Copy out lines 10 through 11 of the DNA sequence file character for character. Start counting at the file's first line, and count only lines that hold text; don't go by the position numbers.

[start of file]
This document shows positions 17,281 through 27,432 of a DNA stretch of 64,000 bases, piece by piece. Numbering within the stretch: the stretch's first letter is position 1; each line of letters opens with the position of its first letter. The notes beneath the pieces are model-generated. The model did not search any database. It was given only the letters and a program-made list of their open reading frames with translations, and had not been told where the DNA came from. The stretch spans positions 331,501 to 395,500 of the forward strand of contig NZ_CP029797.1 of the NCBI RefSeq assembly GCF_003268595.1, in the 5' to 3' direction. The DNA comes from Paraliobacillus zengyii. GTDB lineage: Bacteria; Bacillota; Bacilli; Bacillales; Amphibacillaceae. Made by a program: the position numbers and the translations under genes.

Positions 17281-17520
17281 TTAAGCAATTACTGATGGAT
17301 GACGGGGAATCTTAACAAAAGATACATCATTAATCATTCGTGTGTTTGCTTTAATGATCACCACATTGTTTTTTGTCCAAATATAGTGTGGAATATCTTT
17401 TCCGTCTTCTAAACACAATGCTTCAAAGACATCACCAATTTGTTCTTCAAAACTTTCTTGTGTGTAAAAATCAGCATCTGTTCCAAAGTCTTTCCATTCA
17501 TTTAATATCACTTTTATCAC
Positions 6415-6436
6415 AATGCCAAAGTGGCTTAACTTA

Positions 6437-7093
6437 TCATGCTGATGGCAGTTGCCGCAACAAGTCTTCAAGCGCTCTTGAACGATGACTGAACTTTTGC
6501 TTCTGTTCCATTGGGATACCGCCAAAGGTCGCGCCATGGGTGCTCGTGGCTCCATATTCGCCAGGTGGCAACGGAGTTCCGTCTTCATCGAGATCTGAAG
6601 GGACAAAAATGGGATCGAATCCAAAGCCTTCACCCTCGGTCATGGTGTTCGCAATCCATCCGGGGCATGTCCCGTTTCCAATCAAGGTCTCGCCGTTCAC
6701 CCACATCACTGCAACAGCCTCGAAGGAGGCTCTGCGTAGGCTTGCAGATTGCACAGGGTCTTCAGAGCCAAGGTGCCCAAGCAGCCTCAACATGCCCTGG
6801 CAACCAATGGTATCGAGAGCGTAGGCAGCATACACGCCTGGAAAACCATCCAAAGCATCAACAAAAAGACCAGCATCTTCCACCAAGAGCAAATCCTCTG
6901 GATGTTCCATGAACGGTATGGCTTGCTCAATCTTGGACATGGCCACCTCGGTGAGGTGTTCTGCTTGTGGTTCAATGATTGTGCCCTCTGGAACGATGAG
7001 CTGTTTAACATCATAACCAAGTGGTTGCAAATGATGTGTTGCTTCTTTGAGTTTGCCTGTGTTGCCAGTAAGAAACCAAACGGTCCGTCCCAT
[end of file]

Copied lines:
6437 TCATGCTGATGGCAGTTGCCGCAACAAGTCTTCAAGCGCTCTTGAACGATGACTGAACTTTTGC
6501 TTCTGTTCCATTGGGATACCGCCAAAGGTCGCGCCATGGGTGCTCGTGGCTCCATATTCGCCAGGTGGCAACGGAGTTCCGTCTTCATCGAGATCTGAAG